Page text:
13th Conference on Applied Climatology and the 10th Conference on Aviation, Range, and Aerospace Meteorology

Tuesday, 14 May 2002: 5:15 PM
Comparing Aviation Weather Hazards Using the BFM and MM5
Jeffrey E. Passner, Army Research Laboratory, White Sands Missile Range, NM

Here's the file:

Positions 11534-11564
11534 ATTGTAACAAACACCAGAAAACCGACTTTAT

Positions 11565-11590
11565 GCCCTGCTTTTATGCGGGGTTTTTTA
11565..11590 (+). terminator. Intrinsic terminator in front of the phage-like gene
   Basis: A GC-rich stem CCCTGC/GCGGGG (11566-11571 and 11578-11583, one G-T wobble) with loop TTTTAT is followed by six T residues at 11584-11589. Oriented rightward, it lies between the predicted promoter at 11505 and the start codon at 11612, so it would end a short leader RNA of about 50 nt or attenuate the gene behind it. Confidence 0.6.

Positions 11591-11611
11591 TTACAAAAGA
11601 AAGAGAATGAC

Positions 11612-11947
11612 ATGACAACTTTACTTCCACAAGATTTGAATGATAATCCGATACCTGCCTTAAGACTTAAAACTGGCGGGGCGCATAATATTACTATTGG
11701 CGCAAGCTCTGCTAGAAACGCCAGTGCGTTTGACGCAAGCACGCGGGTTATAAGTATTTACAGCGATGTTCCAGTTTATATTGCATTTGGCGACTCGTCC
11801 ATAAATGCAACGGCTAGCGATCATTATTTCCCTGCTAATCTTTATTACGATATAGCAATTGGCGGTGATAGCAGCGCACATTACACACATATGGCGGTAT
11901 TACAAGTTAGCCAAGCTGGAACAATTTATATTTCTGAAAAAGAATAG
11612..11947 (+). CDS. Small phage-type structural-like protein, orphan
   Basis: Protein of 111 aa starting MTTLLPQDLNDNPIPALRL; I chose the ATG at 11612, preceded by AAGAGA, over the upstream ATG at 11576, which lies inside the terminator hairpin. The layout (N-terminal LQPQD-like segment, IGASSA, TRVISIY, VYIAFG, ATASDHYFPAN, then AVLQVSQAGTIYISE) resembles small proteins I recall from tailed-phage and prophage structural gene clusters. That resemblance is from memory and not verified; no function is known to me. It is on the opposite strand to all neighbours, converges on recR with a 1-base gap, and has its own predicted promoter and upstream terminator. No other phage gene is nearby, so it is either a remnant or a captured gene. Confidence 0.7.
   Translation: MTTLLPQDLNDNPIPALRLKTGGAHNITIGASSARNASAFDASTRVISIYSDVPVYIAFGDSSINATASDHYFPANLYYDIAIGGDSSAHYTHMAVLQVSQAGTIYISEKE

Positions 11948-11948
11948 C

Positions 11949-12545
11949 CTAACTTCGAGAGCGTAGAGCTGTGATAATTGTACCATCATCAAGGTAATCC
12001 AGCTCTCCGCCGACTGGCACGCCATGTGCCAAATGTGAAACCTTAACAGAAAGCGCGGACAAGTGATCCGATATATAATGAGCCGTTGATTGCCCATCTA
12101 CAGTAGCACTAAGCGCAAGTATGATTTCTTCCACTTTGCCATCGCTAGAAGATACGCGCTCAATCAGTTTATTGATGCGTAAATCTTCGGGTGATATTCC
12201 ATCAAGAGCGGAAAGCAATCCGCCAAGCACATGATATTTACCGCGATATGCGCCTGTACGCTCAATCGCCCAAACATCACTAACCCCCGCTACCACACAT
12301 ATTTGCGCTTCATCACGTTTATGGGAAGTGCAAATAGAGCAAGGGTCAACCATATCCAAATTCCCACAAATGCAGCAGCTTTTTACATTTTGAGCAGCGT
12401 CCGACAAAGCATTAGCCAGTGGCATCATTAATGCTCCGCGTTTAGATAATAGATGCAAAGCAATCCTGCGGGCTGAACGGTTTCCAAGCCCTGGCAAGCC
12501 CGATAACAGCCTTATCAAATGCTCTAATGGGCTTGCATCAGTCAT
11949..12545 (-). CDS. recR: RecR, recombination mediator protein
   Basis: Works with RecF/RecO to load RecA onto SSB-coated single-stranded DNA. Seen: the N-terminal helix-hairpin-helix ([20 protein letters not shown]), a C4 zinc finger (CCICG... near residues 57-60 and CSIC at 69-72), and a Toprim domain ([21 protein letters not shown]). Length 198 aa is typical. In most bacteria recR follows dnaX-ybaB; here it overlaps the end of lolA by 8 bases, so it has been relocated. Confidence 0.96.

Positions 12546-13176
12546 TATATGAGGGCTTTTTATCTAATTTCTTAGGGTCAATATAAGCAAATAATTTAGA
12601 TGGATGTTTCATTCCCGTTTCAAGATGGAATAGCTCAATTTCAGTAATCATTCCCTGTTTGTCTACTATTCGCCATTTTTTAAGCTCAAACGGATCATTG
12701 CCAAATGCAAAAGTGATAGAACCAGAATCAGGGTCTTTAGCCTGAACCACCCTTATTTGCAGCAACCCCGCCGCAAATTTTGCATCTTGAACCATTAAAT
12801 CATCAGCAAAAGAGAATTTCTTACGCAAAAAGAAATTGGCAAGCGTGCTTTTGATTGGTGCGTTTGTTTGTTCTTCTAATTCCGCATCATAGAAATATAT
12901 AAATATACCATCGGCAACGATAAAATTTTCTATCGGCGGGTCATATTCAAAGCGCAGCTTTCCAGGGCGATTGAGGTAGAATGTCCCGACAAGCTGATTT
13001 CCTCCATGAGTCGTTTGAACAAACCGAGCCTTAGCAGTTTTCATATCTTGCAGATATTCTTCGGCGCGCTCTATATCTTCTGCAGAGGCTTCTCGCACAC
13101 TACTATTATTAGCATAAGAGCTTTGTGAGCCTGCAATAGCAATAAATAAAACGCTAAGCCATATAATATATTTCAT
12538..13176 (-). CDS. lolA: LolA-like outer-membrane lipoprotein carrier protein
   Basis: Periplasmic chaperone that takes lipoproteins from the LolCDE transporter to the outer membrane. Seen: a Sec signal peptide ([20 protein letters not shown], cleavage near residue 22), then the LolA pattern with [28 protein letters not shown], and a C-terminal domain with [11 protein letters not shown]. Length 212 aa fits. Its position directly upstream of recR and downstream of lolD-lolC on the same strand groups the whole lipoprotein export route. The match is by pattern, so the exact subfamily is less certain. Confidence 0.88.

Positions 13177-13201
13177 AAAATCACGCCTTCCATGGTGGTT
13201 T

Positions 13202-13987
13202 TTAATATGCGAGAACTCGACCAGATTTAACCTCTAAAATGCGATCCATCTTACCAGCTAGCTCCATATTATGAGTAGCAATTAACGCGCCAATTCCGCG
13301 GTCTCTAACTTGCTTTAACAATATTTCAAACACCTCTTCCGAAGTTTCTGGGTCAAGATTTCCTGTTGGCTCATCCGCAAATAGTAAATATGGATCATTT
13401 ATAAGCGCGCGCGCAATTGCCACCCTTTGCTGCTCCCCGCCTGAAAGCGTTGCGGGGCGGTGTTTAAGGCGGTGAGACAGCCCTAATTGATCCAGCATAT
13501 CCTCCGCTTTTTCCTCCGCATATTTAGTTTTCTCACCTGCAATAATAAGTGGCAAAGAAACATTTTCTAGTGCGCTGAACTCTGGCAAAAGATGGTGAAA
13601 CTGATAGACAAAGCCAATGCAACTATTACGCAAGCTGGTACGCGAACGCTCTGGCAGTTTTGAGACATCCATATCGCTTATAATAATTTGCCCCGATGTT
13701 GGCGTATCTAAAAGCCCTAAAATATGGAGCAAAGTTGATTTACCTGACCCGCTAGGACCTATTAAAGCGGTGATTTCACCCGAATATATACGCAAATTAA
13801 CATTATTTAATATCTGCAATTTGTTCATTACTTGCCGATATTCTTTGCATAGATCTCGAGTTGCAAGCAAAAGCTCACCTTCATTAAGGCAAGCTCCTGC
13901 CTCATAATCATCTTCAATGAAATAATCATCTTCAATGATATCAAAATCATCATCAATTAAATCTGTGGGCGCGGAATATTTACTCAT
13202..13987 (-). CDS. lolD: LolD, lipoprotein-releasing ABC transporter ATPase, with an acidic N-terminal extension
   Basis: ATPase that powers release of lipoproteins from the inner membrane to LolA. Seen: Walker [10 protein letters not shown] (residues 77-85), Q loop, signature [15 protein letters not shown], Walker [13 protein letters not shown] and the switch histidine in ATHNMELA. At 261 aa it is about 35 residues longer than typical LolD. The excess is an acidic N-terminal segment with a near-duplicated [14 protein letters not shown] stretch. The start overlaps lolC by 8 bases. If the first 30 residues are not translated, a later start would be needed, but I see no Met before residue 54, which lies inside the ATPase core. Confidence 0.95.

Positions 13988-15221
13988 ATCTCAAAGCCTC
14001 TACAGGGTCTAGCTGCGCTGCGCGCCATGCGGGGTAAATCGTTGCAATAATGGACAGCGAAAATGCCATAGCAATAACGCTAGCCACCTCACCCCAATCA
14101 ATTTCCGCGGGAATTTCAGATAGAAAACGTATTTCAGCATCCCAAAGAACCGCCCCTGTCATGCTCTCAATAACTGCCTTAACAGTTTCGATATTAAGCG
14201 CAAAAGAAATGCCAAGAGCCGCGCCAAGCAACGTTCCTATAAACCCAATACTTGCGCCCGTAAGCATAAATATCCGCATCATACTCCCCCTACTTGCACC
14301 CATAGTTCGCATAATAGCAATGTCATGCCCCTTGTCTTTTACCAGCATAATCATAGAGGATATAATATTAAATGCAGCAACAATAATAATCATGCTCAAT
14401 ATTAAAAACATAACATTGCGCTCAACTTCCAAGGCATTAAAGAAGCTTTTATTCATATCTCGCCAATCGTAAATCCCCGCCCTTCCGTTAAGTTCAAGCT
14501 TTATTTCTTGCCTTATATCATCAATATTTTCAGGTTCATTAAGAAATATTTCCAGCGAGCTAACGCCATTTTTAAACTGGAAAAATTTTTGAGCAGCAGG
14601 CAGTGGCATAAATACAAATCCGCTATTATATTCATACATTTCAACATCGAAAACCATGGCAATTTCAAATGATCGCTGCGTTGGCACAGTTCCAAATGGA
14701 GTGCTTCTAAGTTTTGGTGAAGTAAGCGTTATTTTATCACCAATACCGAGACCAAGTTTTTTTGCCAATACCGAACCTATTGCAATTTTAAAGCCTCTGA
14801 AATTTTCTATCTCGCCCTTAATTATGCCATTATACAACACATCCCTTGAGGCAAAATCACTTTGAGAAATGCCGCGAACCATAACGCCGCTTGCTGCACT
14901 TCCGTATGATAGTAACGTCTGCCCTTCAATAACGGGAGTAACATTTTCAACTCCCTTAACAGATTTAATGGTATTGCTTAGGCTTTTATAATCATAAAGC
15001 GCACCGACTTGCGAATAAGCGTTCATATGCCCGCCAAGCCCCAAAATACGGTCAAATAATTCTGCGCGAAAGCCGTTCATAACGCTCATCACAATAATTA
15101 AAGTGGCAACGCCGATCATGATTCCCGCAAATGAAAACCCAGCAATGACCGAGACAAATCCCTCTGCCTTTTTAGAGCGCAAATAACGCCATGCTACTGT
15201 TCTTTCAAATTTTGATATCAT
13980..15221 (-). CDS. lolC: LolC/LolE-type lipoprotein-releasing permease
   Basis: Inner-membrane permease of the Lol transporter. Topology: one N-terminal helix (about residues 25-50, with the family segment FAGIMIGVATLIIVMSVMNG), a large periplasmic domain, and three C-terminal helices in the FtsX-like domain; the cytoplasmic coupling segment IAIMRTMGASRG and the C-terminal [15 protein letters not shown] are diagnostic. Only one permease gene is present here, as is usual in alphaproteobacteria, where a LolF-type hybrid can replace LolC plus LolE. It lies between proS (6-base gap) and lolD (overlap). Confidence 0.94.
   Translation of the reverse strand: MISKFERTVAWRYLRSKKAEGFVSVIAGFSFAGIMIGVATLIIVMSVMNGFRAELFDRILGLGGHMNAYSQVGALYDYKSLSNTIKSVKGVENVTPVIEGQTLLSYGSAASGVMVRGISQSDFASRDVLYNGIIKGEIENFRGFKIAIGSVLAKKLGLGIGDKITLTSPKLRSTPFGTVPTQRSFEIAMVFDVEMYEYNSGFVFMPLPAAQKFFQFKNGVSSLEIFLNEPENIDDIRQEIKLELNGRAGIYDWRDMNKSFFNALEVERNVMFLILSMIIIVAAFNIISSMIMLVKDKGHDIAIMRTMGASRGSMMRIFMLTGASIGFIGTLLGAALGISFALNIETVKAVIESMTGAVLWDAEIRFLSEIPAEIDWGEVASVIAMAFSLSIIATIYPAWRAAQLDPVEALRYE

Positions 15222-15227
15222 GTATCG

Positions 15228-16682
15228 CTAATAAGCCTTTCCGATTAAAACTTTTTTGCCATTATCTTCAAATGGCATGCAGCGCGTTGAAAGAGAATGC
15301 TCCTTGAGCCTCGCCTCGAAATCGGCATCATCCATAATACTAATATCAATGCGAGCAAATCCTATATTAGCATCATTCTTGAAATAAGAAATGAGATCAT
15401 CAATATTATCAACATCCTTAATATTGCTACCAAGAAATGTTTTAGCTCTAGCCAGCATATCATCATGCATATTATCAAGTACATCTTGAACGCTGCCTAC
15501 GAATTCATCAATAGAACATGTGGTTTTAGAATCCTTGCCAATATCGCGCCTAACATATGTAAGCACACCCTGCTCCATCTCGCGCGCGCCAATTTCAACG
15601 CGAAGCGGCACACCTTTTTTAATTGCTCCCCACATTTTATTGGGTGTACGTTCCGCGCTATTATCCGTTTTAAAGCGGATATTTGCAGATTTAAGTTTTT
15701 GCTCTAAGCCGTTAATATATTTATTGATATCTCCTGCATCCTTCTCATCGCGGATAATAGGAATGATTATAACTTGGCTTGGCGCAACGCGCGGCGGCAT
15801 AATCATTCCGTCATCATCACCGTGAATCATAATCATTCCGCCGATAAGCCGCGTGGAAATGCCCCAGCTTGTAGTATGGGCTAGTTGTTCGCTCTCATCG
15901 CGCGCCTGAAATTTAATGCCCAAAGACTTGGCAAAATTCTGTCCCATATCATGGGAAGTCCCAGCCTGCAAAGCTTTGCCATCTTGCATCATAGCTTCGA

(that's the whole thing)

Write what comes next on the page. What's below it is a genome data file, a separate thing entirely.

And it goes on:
The U.S. Army Research Laboratory (ARL) has developed a mesoscale model; the Battlescale Forecast Model (BFM), which is a hydrostatic model that employs a horizontal resolution of 10 km with 16 terrain-following vertical levels to a top of 7000 m above the highest elevation on the model domain. Since today's weapons and sensors are more sensitive to weather than in the past, many meteorological variables have been derived in the post-processing software package of the BFM. These parameters include such forecast elements as turbulence, icing, clouds, surface visibility, fog, thunderstorm probability, and precipitation parameters. Since ARL receives 15-km MM5 output from the U.S. Air Force Weather Agency (AFWA), it was decided to utilize the post-processing routines from the BFM on these MM5 data to investigate the results of two different modeling systems. The study was conducted during the cold-weather seasons from 1999 to 2001 and emphasized several of the variables in a wide range of meteorological conditions. Results of this project show that model biases play a significant role in the output of aviation hazards. As an example, icing output can give clues to moisture biases in a model, and in this case the BFM underforecasts icing in the mid-levels while the MM5 overforecasts icing in that layer. Cloud forecasts show that the skill is highest in the lowest levels, where model resolution is highest and skill scores are significantly reduced with increasing height. This project and the results will prove that common software is not ideal for aviation hazards and there should be an effort to derive weather hazards based on the model trends and model physics.

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